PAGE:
On the 15th of January, KPMG attended the PSD2 in Business event, organized by Holland Fintech. An interesting line-up of speakers including Klarna, Privacy First, DNB and ACM spoke about the impact from PSD2 that was effectuated two days earlier. At least: should have been effectuated, but the Netherlands and 19 other European countries are late in transposing the Directive into national legislation. Furthermore the so-called Regulatory Technical Standards (RTS) will not kick in until Q4 2019. Therefore there is still time for the industry to prepare and organize for the upcoming changes of PSD2.
During the event, it remained absolutely silent when speakers were asked how PSD2 will impact the financial sector and which potential use cases are viable. Being explicit about use cases that result from PSD2 regulation is neither beneficial to fintechs or regulators. Fintechs face a commercial risk when they display innovations to competitors. Regulators aim to ensure stability thereby not triggering industry disruption. Key reasons for the relative silence. KPMG earlier discussed Governments’ role in the evolution of fintech, where PSD2 is a living example of innovation driven by regulation.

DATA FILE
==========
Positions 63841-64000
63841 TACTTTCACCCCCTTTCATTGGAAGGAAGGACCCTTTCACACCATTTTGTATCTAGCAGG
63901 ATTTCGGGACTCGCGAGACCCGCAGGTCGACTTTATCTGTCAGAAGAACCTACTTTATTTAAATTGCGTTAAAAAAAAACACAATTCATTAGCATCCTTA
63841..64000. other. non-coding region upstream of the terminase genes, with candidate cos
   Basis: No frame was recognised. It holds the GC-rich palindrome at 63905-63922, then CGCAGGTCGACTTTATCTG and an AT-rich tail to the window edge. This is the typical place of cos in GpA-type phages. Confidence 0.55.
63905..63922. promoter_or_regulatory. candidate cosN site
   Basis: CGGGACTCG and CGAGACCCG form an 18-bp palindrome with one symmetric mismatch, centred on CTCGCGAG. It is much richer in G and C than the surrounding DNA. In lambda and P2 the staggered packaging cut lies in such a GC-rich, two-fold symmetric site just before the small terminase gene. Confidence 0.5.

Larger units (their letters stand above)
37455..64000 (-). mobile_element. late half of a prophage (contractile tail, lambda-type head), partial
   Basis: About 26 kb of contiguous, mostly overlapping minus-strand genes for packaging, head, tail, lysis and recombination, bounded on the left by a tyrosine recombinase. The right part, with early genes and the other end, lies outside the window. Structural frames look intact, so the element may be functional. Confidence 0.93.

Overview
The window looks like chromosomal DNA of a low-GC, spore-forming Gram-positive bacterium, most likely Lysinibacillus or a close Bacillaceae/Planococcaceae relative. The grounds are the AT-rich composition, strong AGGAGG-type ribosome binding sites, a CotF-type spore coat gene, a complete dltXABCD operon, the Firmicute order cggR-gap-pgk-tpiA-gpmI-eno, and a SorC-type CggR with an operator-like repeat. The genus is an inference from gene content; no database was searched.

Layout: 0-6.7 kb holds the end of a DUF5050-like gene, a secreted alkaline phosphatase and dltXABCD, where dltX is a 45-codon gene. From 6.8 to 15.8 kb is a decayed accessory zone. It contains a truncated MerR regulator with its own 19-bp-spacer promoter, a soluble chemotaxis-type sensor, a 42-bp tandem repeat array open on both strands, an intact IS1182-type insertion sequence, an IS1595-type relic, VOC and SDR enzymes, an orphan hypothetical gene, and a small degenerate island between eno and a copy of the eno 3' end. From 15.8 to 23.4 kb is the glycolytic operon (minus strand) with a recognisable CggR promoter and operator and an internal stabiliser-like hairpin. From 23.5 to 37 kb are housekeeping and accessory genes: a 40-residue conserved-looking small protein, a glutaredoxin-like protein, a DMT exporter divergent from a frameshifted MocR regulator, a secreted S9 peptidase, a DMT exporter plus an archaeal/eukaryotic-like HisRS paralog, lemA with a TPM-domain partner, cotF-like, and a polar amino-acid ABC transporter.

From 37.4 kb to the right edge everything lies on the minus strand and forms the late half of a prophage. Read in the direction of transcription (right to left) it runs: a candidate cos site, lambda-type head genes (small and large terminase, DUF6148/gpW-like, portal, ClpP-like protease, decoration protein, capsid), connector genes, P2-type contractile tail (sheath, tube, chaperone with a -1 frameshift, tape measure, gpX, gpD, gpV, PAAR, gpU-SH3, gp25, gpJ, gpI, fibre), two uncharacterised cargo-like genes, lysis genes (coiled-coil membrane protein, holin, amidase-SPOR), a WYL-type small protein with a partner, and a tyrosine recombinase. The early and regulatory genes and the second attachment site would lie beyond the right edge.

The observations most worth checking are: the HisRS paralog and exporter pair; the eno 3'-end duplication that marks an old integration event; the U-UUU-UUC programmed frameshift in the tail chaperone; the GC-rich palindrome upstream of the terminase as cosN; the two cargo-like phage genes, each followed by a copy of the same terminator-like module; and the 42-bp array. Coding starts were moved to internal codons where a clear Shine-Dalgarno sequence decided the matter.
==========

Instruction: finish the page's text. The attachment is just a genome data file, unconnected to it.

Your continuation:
A first mover advantage will definitely not be provided by a sit and wait strategy, listening to what others do. If parties do not want to miss the boat, they should stimulate innovation driven from inside their own business. KPMG supports and facilitates financial institutions by PSD2 assessments and our innovative Open Banking lab approach. In this three day laboratory setting, we dive into Open Banking strategies, explore use cases and investigate the impact on operating models. Read more about this approach.
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